Locally picked produce doesn’t sit on the shelf as long and is generally more nutritious. After growing some of my own produce I see how long it lasts once it’s picked. The food on the shelf at a local store, even a good one like HEB or Central Market, might have taken a week or two to get from the field to the store. In that time the produce is already starting to break down and it’s nutritional value is degrading. I’m told that as soon as produce is picked it starts to break down from that point and the longer it sits, the less nutritious it is.
There are many layers to this story but realize that local, isn’t a label that’s regulated. That I know of there is no regulation on the words local when it comes to food or even the words natural for that matter. You can ask if something is local and it’s produced in Bolivia for all we know.
Long ago I went into a large well known big box store and noticed that there amongst the pallete of watermelons was a large sign with a farming family from TX. The text on the advert had the small farm family talking about how they’d grown these local watermelons in such and such county. It struck me since said big box store is no longer known for US goods. I looked in the bin of watermelons and on every melon there was a sticker, grown in Mexico. Now, I’m certain the store was breaking no laws. There wasn’t a sign saying, “these watermelons were grown here in TX.” The advert would lead you to believe that it was grown here. See the innuendo at work? Most who grabbed a melon out of the bin felt good about grabbing something that was locally grown without a second thought. Who doesn’t want to support their farming neighbor?
When it comes to organic we’ve established that to call something organic for marketing you have to be certified so. With that comes regulations, red tape, inspections, bureaucracy and for most people a sense of security. Now that government regulation has said it, it’s gospel. Now I ask, is margarine better than butter? Are eggs bad for you? How much milk is safe to drink? Are pharmaceuticals safe? How about marijuana? As you can see, just because government regulation says something is so leaves me with some doubt.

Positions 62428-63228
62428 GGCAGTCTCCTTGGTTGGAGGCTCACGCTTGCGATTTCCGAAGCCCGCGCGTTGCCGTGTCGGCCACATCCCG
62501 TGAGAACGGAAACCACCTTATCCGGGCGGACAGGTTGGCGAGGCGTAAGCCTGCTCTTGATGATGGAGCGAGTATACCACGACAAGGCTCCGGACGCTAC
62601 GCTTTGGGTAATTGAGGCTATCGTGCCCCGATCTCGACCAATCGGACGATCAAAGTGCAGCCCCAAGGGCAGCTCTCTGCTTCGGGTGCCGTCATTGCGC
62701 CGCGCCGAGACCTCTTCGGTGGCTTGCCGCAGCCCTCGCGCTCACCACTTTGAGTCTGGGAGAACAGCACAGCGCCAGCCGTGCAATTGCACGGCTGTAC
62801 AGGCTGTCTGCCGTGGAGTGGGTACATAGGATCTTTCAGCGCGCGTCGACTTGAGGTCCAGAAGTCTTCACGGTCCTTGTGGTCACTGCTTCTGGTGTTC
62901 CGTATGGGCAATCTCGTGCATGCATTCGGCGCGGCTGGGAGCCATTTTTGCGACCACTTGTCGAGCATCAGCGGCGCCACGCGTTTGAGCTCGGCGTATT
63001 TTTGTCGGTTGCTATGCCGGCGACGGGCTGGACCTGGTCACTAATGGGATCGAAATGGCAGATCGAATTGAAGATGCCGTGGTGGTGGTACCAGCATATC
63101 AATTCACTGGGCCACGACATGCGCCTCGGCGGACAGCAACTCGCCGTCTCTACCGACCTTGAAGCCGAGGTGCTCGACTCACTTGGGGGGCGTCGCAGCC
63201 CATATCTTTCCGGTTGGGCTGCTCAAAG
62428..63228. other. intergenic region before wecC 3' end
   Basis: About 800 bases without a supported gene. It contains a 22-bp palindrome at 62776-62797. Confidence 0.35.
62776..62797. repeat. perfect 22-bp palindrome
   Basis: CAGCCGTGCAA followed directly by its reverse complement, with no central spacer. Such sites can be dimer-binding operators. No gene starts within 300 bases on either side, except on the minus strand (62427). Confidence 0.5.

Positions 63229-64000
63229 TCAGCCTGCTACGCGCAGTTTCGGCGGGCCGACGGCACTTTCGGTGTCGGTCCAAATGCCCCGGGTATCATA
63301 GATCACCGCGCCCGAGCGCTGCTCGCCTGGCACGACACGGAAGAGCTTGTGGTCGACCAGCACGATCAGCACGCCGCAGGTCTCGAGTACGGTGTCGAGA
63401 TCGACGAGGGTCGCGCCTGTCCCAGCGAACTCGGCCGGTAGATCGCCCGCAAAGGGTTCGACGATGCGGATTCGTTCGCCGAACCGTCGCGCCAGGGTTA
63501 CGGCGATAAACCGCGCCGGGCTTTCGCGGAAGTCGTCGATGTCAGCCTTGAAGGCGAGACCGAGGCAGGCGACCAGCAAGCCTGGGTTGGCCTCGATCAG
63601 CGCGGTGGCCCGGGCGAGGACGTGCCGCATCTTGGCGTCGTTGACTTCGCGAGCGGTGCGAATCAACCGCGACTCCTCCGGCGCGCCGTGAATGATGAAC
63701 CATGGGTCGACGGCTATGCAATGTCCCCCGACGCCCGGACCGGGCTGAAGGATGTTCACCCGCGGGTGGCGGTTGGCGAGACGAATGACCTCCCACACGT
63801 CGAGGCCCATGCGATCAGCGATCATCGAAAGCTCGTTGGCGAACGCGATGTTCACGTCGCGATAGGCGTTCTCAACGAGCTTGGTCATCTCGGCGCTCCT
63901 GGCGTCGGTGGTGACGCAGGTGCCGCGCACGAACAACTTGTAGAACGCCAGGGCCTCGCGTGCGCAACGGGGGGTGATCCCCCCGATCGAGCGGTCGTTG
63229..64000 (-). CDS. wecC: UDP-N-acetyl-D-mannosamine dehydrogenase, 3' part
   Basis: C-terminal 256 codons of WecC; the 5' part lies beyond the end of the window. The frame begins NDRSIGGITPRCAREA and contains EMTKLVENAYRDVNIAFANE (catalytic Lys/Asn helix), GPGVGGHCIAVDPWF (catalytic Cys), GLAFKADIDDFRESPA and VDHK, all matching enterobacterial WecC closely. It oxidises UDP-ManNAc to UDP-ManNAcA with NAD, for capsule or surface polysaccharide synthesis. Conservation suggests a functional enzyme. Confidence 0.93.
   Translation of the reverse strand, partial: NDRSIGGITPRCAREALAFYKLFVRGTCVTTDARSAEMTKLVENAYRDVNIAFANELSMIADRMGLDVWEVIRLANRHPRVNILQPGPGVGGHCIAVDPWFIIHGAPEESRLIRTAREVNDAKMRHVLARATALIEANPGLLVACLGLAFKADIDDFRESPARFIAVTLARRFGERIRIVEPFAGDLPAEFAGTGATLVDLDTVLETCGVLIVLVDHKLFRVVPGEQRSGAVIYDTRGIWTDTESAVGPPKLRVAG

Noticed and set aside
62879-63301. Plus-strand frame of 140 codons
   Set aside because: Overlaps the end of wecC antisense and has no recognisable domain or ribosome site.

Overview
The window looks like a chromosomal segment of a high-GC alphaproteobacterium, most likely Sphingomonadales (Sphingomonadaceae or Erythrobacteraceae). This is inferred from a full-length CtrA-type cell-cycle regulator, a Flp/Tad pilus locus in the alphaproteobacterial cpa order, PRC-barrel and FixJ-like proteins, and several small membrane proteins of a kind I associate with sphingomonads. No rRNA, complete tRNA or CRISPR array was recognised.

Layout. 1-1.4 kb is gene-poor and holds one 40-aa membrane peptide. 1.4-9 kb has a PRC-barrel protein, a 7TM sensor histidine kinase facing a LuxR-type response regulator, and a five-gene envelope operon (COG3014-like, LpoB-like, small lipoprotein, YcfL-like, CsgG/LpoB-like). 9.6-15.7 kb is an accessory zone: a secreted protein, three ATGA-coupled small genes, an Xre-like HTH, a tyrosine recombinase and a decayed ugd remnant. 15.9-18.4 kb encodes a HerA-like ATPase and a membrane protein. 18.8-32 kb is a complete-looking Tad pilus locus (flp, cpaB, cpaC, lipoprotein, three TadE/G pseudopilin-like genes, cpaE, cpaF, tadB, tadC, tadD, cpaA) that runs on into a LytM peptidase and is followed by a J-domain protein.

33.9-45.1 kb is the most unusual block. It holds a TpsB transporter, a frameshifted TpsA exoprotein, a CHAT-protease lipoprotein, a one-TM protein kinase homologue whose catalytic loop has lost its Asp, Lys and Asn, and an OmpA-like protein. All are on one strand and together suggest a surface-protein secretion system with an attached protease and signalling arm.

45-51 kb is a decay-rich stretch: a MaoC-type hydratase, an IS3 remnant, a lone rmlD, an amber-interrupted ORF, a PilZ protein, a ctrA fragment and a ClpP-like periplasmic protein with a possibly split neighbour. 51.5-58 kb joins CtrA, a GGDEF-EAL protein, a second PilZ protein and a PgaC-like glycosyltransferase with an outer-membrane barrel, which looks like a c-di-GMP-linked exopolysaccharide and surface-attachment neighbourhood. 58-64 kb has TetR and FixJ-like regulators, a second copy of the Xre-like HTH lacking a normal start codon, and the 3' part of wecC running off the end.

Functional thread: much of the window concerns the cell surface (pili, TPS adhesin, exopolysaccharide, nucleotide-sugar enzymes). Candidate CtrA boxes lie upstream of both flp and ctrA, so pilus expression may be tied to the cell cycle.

I’m not against organic at all. I grow things organically. I don’t use any non organic fertilizers or pesticides made from fossil fuels. Let’s look at this another way. I compost lots. I get vegetable scraps from the prep table at a local restaurant. To these I mix neighbor’s leaves that they handily placed at the curbside for me in a compostable bag. I also keep paper that’s shredded or old paper towels and mix it with vegetable scraps to build my compost piles. When this all breaks down it makes great compost for the garden.
I’ve grown wonderful cauliflower, cabbage, lettuce and onions in this. Is the produce I grew organic? I grew it organically in my opinion. The leaves that came from my neighbors yard, are they organic? My neighbors could be using ant killer, roundup and lawn fertilizer on their yard for all I know. Are the vegetable scraps organic? I doubt it, they’re probably grown all over central America and even if I tried it’d be difficult to track and find out what they were sprayed with. I get lots of avocado peels which I’m told are a low pesticide dosed crop but I also get lots of limes which I’m told are heavily sprayed. So with all this material going to feed my garden is the produce that I grow any good? Oh it’s heavenly!
I consider it organic but I’d never be able to pass organic certification. Do I feel bad about giving this away to neighbors? Do I feel I’m poisoning someone? No, not at all. So you see local and organic have different meanings. Just keep it in mind when you go shopping. If you want both, find local farmers who are certified organic and local to you. Go work on the farm for a day, they should be happy to show you around. Transparency is at the heart of wellness.
If you visit Johnson’s Backyard Garden tell them Robert sent you.